Wilfrid Laurier University
Waterloo, Ontario, Canada N2L3C5
SAMMS expertise: Reconstruction of past conditions in lakes
I received my PhD in Earth Sciences from the University of Waterloo in 1997 and my MSc in Geological Sciences from the University of Manitoba in 1993. Prior to joining Laurier in 2002, I was a Natural Sciences and Engineering Research Council postdoctoral fellow and research associate in earth sciences at the University of Waterloo.
In partnership with organizations that include northern First Nation communities, educational institutions, government agencies and industry, my research program (formerly supported by the Natural Sciences and Engineering Research Council Northern Research Chair Program in Northern Hydroecology from 2002-2012) targets critical water-related issues in the Peace-Athabasca-Slave River Corridor (Alberta-Northwest Territories), the Old Crow Flats (Yukon) and the Hudson Bay Lowlands (Manitoba).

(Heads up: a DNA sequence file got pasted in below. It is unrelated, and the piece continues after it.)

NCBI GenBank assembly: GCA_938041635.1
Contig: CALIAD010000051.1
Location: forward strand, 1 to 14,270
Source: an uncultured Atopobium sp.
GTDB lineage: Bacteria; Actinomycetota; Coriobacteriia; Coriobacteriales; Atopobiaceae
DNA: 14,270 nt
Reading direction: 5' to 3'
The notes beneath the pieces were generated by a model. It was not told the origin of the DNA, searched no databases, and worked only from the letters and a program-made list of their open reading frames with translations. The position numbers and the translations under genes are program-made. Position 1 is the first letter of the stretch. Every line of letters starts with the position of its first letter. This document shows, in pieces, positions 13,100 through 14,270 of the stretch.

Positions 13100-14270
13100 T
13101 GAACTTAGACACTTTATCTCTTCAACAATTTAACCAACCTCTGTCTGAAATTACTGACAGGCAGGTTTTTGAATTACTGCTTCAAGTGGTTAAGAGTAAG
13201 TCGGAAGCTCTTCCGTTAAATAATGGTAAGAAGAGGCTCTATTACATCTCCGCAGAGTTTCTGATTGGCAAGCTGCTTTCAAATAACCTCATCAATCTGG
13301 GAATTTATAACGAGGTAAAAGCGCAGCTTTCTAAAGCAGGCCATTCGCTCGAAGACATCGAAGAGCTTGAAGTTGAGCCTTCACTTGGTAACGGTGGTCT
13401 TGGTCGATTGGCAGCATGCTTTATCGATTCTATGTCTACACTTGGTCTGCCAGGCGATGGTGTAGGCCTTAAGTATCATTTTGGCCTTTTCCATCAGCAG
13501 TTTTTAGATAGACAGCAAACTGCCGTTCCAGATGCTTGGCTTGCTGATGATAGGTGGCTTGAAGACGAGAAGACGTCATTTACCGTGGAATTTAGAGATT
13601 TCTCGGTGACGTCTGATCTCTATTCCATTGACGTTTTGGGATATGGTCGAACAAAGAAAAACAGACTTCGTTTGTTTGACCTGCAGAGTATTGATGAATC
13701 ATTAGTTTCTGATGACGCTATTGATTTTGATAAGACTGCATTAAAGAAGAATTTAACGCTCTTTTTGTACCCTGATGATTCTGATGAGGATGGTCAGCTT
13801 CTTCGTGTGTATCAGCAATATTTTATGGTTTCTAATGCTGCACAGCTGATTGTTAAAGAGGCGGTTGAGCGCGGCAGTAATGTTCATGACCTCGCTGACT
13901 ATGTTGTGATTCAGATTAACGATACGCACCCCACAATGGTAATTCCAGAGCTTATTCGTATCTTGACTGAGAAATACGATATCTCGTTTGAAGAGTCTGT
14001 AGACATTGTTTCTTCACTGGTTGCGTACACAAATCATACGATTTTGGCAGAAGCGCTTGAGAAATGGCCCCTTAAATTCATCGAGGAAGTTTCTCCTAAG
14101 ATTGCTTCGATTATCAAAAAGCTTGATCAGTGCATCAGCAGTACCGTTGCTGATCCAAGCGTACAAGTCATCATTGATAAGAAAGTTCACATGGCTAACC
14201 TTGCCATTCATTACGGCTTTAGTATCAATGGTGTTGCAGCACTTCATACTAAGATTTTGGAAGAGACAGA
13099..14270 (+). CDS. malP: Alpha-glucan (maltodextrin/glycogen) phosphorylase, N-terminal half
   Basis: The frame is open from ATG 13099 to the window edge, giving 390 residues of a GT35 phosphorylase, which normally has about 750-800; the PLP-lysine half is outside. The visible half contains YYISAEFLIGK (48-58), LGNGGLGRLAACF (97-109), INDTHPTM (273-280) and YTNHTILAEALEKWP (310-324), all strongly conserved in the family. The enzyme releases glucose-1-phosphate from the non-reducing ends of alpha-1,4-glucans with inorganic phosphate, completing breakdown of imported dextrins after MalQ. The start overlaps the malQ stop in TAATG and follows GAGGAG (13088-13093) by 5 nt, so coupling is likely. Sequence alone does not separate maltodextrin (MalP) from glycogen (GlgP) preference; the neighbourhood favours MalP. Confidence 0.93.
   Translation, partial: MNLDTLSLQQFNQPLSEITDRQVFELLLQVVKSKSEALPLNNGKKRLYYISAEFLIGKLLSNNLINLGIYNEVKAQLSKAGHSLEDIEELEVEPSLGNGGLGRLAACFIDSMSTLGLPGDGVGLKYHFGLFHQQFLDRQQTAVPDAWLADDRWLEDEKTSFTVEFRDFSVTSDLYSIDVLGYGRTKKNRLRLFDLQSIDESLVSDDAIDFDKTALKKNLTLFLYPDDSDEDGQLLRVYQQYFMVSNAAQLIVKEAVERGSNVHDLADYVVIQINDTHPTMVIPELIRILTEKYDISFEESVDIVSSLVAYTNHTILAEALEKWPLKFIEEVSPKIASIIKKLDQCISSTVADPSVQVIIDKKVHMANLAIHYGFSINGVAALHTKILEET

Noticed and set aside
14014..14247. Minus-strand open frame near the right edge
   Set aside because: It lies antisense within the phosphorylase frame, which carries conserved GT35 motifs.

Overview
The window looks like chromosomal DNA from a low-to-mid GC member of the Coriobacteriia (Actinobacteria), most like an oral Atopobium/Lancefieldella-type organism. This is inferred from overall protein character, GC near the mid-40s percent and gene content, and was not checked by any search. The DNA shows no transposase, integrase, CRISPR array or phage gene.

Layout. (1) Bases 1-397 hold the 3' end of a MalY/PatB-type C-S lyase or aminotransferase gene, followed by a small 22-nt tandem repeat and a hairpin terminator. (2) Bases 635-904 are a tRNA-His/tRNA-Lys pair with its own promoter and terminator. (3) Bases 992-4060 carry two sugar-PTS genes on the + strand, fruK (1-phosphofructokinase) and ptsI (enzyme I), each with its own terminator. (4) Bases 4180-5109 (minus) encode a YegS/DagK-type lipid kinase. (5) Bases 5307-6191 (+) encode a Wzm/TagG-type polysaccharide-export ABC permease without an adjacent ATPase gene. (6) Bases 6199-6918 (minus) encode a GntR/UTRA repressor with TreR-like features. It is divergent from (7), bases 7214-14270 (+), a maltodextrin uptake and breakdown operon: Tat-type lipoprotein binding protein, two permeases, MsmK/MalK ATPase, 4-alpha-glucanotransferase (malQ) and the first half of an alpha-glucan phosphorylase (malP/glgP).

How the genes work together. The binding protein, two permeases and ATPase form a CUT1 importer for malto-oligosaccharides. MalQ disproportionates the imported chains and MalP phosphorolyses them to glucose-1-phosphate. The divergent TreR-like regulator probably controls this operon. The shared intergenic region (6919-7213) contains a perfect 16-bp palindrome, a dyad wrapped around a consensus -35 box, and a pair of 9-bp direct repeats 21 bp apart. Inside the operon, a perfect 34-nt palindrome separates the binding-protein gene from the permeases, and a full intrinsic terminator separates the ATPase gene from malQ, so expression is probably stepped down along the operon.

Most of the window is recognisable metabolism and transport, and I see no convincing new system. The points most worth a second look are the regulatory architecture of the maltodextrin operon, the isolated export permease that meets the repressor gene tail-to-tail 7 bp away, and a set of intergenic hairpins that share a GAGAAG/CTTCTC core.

My research focuses on assessing the impact of changing climatic conditions and industrial development on northern boreal-tundra freshwater landscapes in Canada. Water in these regions plays a central role in maintaining the ecological integrity of ecosystems, economic development and prosperity, and traditional use of the land and its resources by indigenous communities. However, insufficient knowledge of hydrological and ecological variability over space and time has historically impeded informed stewardship of water resources in these remote landscapes.
To fill this knowledge gap, my research integrates contemporary hydroecological studies spearheaded by the use of water isotope tracers with quantitative long-term (past centuries to millennia) records of hydroecological changes derived from analyses of lake sediment cores using state-of-the-art analytical techniques. The spatial and temporal insight gained from these approaches has been critical to inform stewardship of these important landscapes.